15. Step Brothers

Essential listening: Lord Steppington (2014)

Step Brothers, the unification of hip hop artists Evidence and The Alchemist, made a distinct splash in the pool of hip-hop supergroups. Evidence, one-half of Dilated Peoples, and The Alchemist, a respected beatmaker and occasional spitter, brought their unique skill sets together on their debut album Lord Steppington. We’re talking about a collection of dense, sample-heavy beats overlaid with clever bars. These two brought the laid-back, West Coast vibes with a dash of East Coast griminess—never forgetting their roots while pushing boundaries. The result was a product that respected the essence of hip-hop, combining sharp lyricism and refined production in a perfect fusion.

14. Black Hippy

Essential listening: “Top Dawg Cypha”, “Black Lip Bastard (Remix)”, “The Recipe (Remix)”, “Swimming Pools (Remix)”, “Vice City”, “That Part (Black Hippy Remix)”

Composed of TDE label mates Kendrick Lamar, Schoolboy Q, Ab-Soul, and Jay Rock, this West Coast collective has been dishing out heat since 2009. While each member has a distinct style and approach, it’s their chemistry that makes them a potent ensemble. The contrast between Kendrick’s introspective lyricism, Schoolboy Q’s gangsta rap grit, Ab-Soul’s abstract ponderings, and Jay Rock’s streetwise narratives creates a vibrant sonic tapestry. Though they’ve yet to release a full-length project, every Black Hippy posse cut is a momentous occasion, underlining their undeniable prowess and synergy.

13. Bad Meets Evil

Essential listening: Hell: The Sequel (2011)

Now, let’s switch lanes and head on over to Detroit where we find Bad Meets Evil, the tag team act of longtime friends turned lyrical gods, Eminem and Royce da 5’9″. A pairing of one of the greatest MCs of all time with one of the most respected spitters in the game—each complementing the other’s style with surgical precision. Their joint project, Hell: The Sequel, showcased their insane chemistry, featuring their rapid-fire flows, intricate wordplay, and intense storytelling.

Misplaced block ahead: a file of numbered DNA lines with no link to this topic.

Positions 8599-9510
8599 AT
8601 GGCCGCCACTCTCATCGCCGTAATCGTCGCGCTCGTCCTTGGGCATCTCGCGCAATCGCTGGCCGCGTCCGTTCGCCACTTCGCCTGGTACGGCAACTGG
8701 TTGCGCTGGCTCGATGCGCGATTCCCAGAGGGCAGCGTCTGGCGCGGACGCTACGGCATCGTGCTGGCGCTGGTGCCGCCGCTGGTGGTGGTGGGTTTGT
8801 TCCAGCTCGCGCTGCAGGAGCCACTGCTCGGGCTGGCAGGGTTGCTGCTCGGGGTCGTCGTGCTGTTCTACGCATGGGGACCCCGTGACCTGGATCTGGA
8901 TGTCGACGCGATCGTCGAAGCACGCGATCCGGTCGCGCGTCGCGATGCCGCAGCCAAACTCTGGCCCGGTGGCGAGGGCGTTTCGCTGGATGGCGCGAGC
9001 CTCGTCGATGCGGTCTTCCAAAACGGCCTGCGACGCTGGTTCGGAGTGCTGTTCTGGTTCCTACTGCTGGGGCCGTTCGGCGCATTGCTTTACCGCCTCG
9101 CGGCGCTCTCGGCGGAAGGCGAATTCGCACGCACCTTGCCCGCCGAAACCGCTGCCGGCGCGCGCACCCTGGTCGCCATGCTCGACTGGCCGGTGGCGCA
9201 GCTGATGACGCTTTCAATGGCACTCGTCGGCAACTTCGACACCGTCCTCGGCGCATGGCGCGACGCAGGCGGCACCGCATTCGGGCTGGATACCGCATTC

12. Kids See Ghosts

Essential listening: Kids See Ghosts (2018)

Kids See Ghosts, a supernova of creativity, is the amalgamation of two of the most influential figures in modern hip-hop: Kanye West and Kid Cudi. Their 2018 self-titled debut was an immersive journey through the minds of its creators, oscillating between haunting melodies and euphoric rap anthems. Standout cuts like “Reborn” and “4th Dimension” encapsulate the emotional depth and genre-bending exploration that define the duo. Their music, a nuanced reflection on mental health struggles and redemption, marked a seminal moment in hip-hop, transforming personal demons into cathartic, universal anthems.

11. Slaughterhouse

Essential listening: On the House (2012)

Slaughterhouse, composed of lyrical titans Joe Budden, Joell Ortiz, Crooked I, and Royce da 5’9″, emerged as an answer to hip-hop’s call for an undiluted, pure rap group. Their raw lyricism and punchline-heavy style marked them as a powerhouse of the modern hip-hop era. The quartet’s eponymous debut album and the subsequent Welcome to Our House showcased their rhyming prowess, with bars that cut deep and beats that hit harder. Despite the group’s rollercoaster ride and eventual dissolution, Slaughterhouse’s impact on the landscape of lyric-driven hip-hop is undeniable, reminding us that, at its core, rap music is about the craft of rhyming.

10. Def Squad

Essential listening: El Niño (1998)

Putting the funk back into hip-hop, Def Squad were torchbearers of East Coast rap in the late ’90s. Redman, Erick Sermon, and Keith Murray, three heavyweights in their own right, were the alchemists behind this powerhouse. With Sermon’s groove-laden production and the trio’s razor-sharp rhymes, their ’98 debut El Niño was a masterstroke, showcasing the undeniable chemistry between these lyricists. Their music was a welcome deviation, pulsing with an infectious energy at a time when hip-hop was mostly exploring its darker hues.

9. Czarface

Essential listening: Czarface (2013)

The meeting of minds between Inspectah Deck and the underground duo 7L & Esoteric birthed the beast known as Czarface. The lyrical supergroup was an unapologetic salute to the golden-era of East Coast hip-hop, marked by labyrinthine rhymes, dense wordplay, and comic-book flavored themes. Their discography boasts several standout albums, from their self-titled debut to the MF DOOM-featured Czarface Meets Metal Face, each one a testament to their ability to blend ’90s nostalgia with fresh creativity. In the realm of rap supergroups, Czarface is a beacon of the past illuminating the path forward.

8. Westside Connection

Essential listening: Bow Down (1996)